Which part of your body lets you read the back of a cereal box,
check out a rainbow, and see a softball heading your way? Which
part lets you cry when you're sad and makes
to protect itself? Which part has muscles that adjust to let you
focus on things that are close up or far away? If you guessed the
eye, you're right!
Your eyes are at work from the moment you wake up to the moment
you close them to go to
. They take in tons of information about the world around you -
shapes, colors, movements, and more. Then they send the information
to your brain for processing so the
knows what's going on outside of your body.
You can see that the eye's pretty amazing. So, come on -
let's take a tour of its many parts.
You can check out different parts of the eye by looking at your
own eye in the mirror or by looking at (but not touching) a
friend's eye. Some of the eye's parts are easy to see, so
most friends will say OK. Most friends won't say OK if you ask
to see their liver!
The eye is about as big as a ping-pong ball and sits in a little
hollow area (the
) in the skull. The front part is protected by the
. The eyelid helps keep the eye clean and moist by opening and
shutting several times a minute. This is called
, and it's both a voluntary and involuntary action, meaning you
can blink whenever you want to, but it also happens without you
even thinking about it.
The eyelid also has great reflexes, which are automatic body
responses, that protect the eye. When you step into bright light,
for example, the eyelids squeeze together tightly to protect your
eyes, until they can adjust to the light. And if you flutter your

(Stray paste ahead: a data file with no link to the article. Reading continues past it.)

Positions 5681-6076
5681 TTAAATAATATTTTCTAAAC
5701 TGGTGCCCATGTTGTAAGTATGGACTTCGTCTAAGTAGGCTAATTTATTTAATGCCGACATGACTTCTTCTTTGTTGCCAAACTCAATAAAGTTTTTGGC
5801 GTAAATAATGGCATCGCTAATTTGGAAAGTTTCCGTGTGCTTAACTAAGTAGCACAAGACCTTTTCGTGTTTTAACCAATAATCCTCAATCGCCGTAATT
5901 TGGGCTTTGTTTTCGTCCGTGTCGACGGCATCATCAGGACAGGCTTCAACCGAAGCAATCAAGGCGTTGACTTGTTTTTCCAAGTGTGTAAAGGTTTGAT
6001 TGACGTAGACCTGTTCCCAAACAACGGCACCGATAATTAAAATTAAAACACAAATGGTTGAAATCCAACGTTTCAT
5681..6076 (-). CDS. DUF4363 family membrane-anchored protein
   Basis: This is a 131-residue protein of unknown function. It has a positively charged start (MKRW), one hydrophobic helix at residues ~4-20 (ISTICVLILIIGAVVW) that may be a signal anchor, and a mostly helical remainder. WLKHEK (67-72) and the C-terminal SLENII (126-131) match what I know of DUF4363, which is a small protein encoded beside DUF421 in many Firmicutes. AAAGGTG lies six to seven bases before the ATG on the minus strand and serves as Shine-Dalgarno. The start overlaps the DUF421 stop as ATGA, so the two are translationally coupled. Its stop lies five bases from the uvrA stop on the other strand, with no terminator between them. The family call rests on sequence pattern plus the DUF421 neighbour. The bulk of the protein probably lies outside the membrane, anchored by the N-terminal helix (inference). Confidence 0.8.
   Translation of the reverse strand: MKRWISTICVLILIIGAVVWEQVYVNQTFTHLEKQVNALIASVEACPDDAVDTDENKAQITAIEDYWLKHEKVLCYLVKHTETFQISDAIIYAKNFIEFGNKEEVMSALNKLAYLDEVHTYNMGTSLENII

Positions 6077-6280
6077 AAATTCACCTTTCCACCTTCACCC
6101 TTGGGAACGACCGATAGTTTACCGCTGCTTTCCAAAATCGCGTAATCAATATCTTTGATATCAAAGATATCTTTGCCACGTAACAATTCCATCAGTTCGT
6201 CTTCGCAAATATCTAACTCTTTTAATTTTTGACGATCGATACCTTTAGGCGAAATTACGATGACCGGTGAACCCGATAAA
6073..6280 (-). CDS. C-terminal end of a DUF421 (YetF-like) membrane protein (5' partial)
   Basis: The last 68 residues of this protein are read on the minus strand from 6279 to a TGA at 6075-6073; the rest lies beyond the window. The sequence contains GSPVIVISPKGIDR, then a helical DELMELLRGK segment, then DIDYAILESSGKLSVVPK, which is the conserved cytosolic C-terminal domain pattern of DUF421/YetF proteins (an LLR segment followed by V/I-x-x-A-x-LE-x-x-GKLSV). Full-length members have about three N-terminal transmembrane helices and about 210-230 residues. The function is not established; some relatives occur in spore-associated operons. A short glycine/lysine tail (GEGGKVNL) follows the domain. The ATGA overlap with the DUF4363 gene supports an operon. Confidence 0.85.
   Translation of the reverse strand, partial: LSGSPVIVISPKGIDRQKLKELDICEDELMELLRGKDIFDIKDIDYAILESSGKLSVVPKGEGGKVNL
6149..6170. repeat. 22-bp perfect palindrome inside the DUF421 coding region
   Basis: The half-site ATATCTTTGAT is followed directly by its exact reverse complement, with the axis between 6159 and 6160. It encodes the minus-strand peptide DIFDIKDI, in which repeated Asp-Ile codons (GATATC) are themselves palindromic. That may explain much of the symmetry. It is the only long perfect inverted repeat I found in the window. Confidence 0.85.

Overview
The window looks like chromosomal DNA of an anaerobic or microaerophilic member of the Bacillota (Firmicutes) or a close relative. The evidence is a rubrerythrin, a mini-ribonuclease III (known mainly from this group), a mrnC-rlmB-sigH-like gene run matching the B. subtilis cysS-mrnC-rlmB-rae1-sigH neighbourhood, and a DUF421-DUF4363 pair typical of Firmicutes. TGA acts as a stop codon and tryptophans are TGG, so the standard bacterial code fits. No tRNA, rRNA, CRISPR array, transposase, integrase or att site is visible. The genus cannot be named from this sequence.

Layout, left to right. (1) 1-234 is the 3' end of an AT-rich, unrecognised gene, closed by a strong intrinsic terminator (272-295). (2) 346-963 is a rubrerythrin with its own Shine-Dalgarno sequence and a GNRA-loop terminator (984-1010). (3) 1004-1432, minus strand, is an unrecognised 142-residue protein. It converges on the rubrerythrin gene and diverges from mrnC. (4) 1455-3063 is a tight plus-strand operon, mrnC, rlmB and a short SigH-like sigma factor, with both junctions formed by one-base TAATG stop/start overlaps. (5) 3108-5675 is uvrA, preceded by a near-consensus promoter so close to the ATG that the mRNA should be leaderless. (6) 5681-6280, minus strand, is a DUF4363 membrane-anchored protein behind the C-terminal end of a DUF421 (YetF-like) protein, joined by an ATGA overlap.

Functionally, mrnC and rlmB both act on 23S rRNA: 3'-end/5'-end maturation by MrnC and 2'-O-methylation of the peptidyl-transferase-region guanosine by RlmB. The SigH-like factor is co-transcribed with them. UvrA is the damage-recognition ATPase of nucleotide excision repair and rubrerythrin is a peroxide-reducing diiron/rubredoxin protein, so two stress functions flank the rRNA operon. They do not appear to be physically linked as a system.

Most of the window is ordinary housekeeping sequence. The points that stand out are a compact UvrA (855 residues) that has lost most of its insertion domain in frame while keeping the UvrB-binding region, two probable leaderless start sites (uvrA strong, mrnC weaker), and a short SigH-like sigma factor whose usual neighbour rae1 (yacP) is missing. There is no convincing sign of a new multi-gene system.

fingers close (but not too close!) to your friend's eyes,
you'll be sure to see your friend's eyes blink. Your
friend's eyelids shut automatically to protect the eye from
possible danger. And speaking of fluttering, don't forget
. They work with the eyelids to keep dirt and other unwanted stuff
out of your eyes.
The white part of the eyeball is called the
-uh). The sclera is made of a tough material and has the important
job of covering most of the eyeball. Think of the sclera as your
eyeball's outer coat. Look very closely at the white of the
eye, and you'll see lines that look like tiny pink threads.
These are blood vessels, the tiny tubes that deliver blood, to the
The cornea, a transparent dome, sits in front of the colored
part of the eye. The cornea (say:
-nee-uh) helps the eye focus as light makes its way through. It is
a very important part of the eye, but you can hardly see it because
it's made of clear tissue. Like clear glass, the cornea gives
your eye a clear window to view the world through.
Behind the cornea are the iris, the pupil, and the anterior
chamber. The iris (say:
-riss) is the colorful part of the eye. When we say a person has
blue eyes, we really mean the person has blue irises! The iris has
muscles attached to it that change its shape. This allows the iris
to control how much light goes through the pupil (say:
The pupil is the black circle in the center of the iris, which
is really an opening in the iris, and it lets light enter the eye.